On 18 March, the Swiss Federal Council decided to fully adopt the new sanctions introduced by the EU against Russia on 15 March (see EU blogpost here). These new EU sanctions had already been partially implemented by Switzerland through the extension of its list of designated parties on 16 March (see blogpost here) with the rest of the package now following. The Ordinance on Measures connected with the Situation in Ukraine is currently being updated, meaning these measures will come into force within the next couple of days.

These new sanctions include extensive measures in relation to goods, restrictions on transactions with certain state-owned enterprises and a ban on providing credit rating services to Russian clients or entities. Of particular interest for the Swiss economy is the announced ban on the export of luxury goods.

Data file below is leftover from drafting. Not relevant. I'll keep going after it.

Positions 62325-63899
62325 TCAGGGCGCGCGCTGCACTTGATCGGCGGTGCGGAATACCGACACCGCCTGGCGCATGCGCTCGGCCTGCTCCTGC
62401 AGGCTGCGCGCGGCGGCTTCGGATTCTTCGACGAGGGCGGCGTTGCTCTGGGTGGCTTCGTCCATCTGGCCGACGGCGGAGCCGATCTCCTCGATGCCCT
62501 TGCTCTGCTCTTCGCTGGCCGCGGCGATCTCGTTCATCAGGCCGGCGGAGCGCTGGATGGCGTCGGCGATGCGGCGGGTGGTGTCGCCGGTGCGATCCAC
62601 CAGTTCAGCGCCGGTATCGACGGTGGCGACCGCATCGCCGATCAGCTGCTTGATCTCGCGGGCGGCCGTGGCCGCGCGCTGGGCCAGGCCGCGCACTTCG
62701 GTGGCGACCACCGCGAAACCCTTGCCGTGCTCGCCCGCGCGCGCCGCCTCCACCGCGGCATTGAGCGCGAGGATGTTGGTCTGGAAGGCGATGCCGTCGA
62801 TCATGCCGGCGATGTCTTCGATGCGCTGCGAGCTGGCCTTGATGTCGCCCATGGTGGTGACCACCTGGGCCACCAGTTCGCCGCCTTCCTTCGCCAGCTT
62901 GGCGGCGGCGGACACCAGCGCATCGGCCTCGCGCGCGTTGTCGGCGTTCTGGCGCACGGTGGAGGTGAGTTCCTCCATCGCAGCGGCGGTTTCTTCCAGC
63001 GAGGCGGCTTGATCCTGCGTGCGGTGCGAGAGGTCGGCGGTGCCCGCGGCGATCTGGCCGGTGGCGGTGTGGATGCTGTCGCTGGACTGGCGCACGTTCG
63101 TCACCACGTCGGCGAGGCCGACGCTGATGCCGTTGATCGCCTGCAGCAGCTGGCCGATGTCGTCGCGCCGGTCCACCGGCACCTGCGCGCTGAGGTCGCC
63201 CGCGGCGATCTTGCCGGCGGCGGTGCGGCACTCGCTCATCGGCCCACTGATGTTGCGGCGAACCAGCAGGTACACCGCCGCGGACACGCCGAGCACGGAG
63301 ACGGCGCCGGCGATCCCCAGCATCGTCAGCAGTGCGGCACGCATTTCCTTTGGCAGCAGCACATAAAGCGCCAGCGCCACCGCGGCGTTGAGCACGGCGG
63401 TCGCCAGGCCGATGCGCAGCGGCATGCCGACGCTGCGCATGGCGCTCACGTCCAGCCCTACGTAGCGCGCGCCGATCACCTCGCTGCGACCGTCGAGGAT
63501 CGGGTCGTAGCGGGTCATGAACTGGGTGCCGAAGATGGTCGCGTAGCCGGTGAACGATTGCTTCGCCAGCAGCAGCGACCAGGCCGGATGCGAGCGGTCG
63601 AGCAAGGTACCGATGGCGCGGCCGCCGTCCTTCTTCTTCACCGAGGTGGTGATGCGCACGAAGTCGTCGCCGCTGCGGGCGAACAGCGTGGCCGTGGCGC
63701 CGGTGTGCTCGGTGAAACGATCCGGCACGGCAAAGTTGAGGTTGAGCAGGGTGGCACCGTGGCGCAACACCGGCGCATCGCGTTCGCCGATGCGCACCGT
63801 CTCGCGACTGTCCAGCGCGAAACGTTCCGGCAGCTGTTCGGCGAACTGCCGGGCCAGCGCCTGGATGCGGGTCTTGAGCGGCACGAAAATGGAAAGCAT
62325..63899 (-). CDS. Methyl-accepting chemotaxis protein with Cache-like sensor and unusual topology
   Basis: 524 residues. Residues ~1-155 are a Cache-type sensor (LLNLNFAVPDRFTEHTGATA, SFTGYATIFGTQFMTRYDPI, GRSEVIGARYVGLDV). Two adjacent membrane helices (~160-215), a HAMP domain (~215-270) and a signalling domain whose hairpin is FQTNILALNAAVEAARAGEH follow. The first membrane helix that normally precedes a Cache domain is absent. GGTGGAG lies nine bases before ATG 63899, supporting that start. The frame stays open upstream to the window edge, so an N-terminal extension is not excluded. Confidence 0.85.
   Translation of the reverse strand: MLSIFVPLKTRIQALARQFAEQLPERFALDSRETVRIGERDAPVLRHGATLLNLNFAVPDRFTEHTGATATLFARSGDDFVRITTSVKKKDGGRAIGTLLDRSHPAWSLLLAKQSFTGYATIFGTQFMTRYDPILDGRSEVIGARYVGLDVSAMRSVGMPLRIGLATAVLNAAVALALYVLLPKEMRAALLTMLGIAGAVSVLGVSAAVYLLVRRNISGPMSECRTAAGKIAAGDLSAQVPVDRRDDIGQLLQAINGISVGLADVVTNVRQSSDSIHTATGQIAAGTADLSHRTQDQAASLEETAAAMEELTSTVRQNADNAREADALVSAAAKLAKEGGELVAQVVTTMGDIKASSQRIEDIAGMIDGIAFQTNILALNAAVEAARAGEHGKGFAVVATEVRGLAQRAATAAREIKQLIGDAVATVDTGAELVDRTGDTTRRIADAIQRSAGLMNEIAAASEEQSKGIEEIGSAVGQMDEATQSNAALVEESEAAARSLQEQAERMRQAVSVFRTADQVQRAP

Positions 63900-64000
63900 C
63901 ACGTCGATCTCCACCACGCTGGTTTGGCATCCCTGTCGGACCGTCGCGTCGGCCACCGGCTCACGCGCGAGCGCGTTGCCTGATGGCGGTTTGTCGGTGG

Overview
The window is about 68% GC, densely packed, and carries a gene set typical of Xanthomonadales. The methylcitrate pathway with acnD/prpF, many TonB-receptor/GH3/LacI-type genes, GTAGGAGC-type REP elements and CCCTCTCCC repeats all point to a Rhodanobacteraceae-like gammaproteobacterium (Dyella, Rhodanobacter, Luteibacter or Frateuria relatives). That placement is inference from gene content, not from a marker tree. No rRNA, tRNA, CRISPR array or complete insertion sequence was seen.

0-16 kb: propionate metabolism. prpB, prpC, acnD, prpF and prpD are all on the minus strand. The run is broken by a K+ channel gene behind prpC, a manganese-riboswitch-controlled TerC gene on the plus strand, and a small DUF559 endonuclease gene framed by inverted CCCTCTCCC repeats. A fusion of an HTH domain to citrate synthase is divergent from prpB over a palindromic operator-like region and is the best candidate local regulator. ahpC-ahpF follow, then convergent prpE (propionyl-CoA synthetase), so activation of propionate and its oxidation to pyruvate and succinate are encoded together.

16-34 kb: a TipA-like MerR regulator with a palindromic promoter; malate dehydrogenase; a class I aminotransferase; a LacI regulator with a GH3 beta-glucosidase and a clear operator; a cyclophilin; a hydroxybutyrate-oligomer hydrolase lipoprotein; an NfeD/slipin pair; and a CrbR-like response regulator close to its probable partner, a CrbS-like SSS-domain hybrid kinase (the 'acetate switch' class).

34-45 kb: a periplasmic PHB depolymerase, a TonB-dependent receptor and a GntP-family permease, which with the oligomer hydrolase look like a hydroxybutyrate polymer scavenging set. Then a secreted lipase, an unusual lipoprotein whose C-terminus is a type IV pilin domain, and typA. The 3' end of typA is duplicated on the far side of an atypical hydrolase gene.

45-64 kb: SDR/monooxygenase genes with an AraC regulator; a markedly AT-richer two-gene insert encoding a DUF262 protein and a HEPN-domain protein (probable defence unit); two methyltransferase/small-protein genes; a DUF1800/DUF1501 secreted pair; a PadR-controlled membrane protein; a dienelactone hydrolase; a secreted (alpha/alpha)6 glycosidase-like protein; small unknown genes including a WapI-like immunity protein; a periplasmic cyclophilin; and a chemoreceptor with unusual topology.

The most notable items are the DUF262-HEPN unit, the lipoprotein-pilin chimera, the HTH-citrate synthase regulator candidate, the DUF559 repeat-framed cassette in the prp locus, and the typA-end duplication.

As part of its latest sanction package, the EU has withdrawn the Most Favoured Nation (MFN) status for Russia under the World Trade Organization (WTO) regime. The Swiss Federal Council will decide whether to move forward with this based on an analysis currently being conducted by the Federal Department of Economic Affairs, Education and Research.

Whilst not explicitly mentioned in the Federal Council’s press release, it can be assumed that Switzerland will also replicate the sanctions the EU imposed on Russia already on 9 March (see EU blogpost here). These measures include, amongst others, new product control restrictions related to maritime navigation and radio equipment, as well as a clarification of the definition of transferable securities.

An extensive overview of the new measures will follow once the updated Ordinance on Measures connected with the Situation in Ukraine has been published